New Mexico is one of the few U.S. States where the official publishing of legislation and case law is centralized in the hands of a specialized enterprise agency, the New Mexico Compilation Commission (NMCC), created in 1941. Over the last fifteen years, the State of New Mexico has been its own self-publisher of its official laws. NMCC has been providing three distinct online services: its agency website
It is in this procurement context that the NMCC discovered CanLII, the Supreme Court of Canada decision website, and other official websites powered by Lexum technology. These free access websites, with their advanced legal research features, convinced the NMCC that providing quality open access to all of its content was now achievable at a reasonable cost. In a leap forward, the State of New Mexico decided that the time has come to open up access to the quality primary legal information it produces. This information includes:
- Its constitution;
- Its territorial laws and treaties;
- Its session laws from 1909;
- Its codified statutes (including annual historical versions);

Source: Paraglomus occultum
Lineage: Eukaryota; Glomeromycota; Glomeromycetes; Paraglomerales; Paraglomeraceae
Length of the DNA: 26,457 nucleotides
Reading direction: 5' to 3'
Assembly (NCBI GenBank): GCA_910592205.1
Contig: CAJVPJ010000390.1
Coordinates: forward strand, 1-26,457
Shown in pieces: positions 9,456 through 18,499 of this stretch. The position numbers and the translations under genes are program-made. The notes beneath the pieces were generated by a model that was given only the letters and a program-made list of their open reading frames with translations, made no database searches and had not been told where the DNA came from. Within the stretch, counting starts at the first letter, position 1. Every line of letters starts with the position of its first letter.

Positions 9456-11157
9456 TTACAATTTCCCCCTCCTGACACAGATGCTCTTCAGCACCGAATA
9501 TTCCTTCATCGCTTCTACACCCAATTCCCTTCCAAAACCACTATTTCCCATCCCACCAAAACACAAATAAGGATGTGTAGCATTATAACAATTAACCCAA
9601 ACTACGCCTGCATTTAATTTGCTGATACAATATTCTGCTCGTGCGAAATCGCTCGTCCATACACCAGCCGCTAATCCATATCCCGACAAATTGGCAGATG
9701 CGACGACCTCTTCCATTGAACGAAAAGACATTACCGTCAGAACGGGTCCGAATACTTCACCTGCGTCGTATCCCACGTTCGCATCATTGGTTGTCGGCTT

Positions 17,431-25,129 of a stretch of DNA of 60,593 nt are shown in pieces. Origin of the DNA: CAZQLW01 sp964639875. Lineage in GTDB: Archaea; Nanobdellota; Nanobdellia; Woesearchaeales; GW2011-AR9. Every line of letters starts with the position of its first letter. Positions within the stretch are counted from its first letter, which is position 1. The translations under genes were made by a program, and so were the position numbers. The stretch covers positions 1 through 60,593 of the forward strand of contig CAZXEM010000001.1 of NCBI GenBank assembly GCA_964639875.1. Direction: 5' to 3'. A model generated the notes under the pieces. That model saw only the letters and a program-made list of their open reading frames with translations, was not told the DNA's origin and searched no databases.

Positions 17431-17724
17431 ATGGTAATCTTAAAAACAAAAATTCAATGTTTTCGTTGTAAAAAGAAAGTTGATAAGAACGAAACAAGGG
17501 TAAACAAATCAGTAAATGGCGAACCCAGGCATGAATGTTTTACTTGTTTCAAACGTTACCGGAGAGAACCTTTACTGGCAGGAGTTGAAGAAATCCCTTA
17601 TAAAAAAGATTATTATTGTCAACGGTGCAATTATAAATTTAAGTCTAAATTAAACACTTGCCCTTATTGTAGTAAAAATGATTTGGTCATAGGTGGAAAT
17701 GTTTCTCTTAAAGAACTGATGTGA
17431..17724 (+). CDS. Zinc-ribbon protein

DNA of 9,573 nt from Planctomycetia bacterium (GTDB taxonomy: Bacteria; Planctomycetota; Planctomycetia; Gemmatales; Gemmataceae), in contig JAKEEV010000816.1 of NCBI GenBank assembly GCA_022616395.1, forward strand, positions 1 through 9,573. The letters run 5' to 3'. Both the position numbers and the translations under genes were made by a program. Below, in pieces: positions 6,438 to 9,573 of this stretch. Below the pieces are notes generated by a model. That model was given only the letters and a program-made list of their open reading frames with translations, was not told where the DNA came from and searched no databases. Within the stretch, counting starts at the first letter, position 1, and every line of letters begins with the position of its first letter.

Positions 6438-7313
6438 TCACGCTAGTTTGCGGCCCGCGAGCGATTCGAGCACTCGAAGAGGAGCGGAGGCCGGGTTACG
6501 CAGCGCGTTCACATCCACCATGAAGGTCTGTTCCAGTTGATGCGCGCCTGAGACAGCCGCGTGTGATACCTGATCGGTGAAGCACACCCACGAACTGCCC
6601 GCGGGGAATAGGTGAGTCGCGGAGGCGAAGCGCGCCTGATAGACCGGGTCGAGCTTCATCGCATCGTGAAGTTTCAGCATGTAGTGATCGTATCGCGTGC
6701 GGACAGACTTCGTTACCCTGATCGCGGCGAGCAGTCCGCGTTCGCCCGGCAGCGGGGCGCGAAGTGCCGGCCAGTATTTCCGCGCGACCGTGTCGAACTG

- The New Mexico Appellate Reports;
- Slip opinions and unpublished decisions from the Supreme Court and the Court of Appeals;
- The annotated Rules of the Court (including annual historical versions).
- The Attorney General opinions.
Over the last few months Lexum has been working on the new publishing website to provide free online access to all of this material, and NMOneSource 2.0 was officially launched on May 1st 2019. The NMCC publishing infrastructure is now powered by Decisia for content management and for the delivery of case law material, Qweri for the delivery of legislative material, and Lexbox for user accounts management, content alerts, and email notifications. Lexum also designed an internal citator generating links on legal citations included in the body of documents and providing a note up feature. As of yesterday, primary legal information from New Mexico has become available in a unified environment very similar to what Canadian legal professionals are familiar with in the context of CanLII.
Providing access to the complete set of primary legal information from a U.S. state is a major development for Lexum and CanLII (as the owner of Lexum), as well as a step forward in the global movement to support open access to legal information. This project provides a great opportunity to further refine and develop software that is already fundamental to open access initiatives in many Canadian and U.S. legal institutions. In the long run, we hope that the leadership displayed by the state of New Mexico, and the success brought by its upgraded online service, will inspire other U.S. jurisdictions to adopt a similar centralized open access model for legal information.
You can access NMOneSource 2.0 at http://nmonesource.com.